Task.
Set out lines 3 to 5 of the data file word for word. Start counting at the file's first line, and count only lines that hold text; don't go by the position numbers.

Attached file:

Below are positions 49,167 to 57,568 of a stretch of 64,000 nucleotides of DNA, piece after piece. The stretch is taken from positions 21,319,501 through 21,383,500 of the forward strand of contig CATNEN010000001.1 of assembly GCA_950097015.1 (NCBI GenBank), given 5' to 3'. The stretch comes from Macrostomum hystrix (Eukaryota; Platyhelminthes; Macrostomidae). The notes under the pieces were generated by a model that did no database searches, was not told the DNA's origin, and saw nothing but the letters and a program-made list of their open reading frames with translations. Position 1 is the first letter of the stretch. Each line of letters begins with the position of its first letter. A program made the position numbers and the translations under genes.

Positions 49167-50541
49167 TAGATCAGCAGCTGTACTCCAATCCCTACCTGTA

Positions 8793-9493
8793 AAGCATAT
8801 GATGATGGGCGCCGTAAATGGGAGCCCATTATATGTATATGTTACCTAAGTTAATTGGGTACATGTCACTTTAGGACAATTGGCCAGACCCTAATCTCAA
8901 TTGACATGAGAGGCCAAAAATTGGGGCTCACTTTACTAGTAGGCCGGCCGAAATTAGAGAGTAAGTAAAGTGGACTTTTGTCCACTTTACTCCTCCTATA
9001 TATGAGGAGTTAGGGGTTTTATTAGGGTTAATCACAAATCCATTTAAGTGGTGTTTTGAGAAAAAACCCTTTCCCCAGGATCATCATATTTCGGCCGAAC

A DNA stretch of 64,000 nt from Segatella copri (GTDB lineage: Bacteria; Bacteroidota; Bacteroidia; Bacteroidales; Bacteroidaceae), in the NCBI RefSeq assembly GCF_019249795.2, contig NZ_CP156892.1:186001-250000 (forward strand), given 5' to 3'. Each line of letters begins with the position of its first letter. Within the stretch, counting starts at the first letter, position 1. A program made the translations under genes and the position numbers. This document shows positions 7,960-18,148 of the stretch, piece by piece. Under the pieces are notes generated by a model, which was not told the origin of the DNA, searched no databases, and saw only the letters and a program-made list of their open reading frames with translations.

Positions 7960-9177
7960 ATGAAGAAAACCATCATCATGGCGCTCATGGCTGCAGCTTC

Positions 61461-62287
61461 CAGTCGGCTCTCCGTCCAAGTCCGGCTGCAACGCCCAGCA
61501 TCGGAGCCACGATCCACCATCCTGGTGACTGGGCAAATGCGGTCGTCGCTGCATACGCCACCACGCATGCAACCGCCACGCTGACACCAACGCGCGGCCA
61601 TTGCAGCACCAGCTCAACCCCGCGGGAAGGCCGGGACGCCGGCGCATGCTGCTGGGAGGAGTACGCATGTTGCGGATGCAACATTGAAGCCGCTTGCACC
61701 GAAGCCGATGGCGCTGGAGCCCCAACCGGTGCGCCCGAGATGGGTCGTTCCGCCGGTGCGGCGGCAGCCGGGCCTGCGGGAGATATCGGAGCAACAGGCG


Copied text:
49167 TAGATCAGCAGCTGTACTCCAATCCCTACCTGTA

Positions 8793-9493
8793 AAGCATAT